Cataracts

What is a cataract?

If you feel like you are looking through a frosty or foggy window or having more difficulty driving at night or seeing the expression on people’s faces it may be that you have the symptoms of a cataract forming in your eyes.
A common misconception is that a cataract is a film or growth over the eye, this is not the case. A cataract is the term used to describe clouding of the naturally clear crystalline lens of the eye.

The lens in your eye is positioned behind the iris (the coloured part of your eye). The lens in your eye functions like that of a camera lens to focus incoming light onto the retina in order for you to see clearly.

Throughout your life the natural lens is clear & flexible to enable you to have clear natural vision refocusing between distance and near objects. Any cloudiness of the natural lens in your eye over time is termed a cataract.

 

About cataract surgery

Cataract surgery is one of the most common performed surgical procedure worldwide, that enables people to regain their independence.
Cataracts operation involves making a tiny incision around 2.5 to 3mm through in which an intricate ultrasonic machine (a phacoemulsification instrument) uses sound waves to break the cataract up into small pieces so that it can easily be removed from the eye. This process is called phacoemulsification.

 After the cloudy lens has been removed from the eye it is replaced with a small clear artificial lens, an intraocular lens (IOL). An IOL is put into your eye replacing the dysfunctional cloudy cataractous lens which has been removed.

There are a number of different IOL lens designs available. At your consultation with Dr Kent will discuss with you your lifestyle and what IOL is recommended for you, taking into account the unique features of your eyes and your visual requirements.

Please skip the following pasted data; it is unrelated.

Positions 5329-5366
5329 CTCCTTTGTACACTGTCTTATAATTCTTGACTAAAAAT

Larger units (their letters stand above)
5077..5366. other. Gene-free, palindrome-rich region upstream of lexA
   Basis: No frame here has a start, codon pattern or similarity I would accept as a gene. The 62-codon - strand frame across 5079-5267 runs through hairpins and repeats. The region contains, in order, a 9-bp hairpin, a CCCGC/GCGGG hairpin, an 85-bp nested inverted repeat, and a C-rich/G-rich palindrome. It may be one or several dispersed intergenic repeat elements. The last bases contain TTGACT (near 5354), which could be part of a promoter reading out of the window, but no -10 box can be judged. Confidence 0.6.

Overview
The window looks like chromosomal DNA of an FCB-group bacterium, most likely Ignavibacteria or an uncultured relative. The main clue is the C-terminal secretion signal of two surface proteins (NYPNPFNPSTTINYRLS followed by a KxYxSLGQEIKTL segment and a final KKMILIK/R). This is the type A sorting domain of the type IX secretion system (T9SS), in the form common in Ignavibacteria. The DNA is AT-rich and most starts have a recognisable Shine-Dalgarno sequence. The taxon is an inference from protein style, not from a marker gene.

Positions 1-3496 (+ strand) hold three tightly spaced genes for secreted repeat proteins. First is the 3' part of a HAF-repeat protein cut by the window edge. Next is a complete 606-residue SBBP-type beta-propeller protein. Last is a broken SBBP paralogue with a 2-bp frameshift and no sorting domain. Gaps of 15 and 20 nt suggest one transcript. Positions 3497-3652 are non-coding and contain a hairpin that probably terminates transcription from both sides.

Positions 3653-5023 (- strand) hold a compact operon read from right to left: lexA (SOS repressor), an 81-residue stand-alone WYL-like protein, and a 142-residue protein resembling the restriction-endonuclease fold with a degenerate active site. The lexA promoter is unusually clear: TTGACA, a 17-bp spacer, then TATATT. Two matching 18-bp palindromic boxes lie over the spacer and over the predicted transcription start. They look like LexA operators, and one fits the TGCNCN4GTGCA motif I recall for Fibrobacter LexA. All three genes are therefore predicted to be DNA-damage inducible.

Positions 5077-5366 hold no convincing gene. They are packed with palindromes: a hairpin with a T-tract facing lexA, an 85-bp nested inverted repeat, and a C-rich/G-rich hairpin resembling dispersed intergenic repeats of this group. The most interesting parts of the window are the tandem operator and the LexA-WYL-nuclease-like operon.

Most people want to minimise any spectacle wear following removal of their cataract. A premium multifocal intraocular lens that facilitates clear vision over a full range at near, distance and intermediate may be the most suitable option.

Some people are better suited to a single focus, monofocal intraocular lens therefore you would need to wear reading glasses after the cataract is removed.

Dr Kent will carefully go through the options with you to determine the most appropriate option for you.

Dr Kent is an affiliated provider with Southern Cross Healthcare and a nib First Choice Provider

 

 

COMMON QUESTIONS

FAQ about Cataract Surgery

What are the symptoms of a cataract?

Symptoms of a cataract can be quite variable. The most common symptom is cloudy, blurry or dimmed vision. With a cataract you may also experience sensitivity to light and glare. As a cataract advances you may notice difficulty with night vision. It is not uncommon to notice that colours are dull in particular a fading or yellowing of bright colours. The formation of a cataract can cause your spectacle prescription to change, with advanced cataracts updating your glasses does not provide clear vision.

What options are there for intraocular lens (IOL) surgery?

There are four main options for IOL surgery today.
  • Monofocal IOLs for emmetropia
  • Monofocal IOL monovision
  • Extended-depth-focus IOLs (e.g. Oculentis Comfort)
  • Zeiss trifocal IOL

Where does Dr Kent perform cataract surgery?

Dr Kent performs cataract and refractive lens exchange procedures at the Christchurch Eye Surgery.  Opened in 2014, their state-of-the art facility has been purpose-built to give you the very best eye surgery experience possible.  They have an exceptionally-skilled professional team of experts including anaesthetists, nurses and technicians to put you first and ensure that you receive the best possible treatment and quality care.

When were intraocular lenses (IOL) invented?

The Intraocular Lens (IOL) was invented in 1949 by Sir Harold Ridley who pioneered IOL surgery for cataract patients. Ridley pioneered this treatment in the face of prolonged strong opposition from the medical community. His process has been refined over time and is routinely used in modern cataract surgery.
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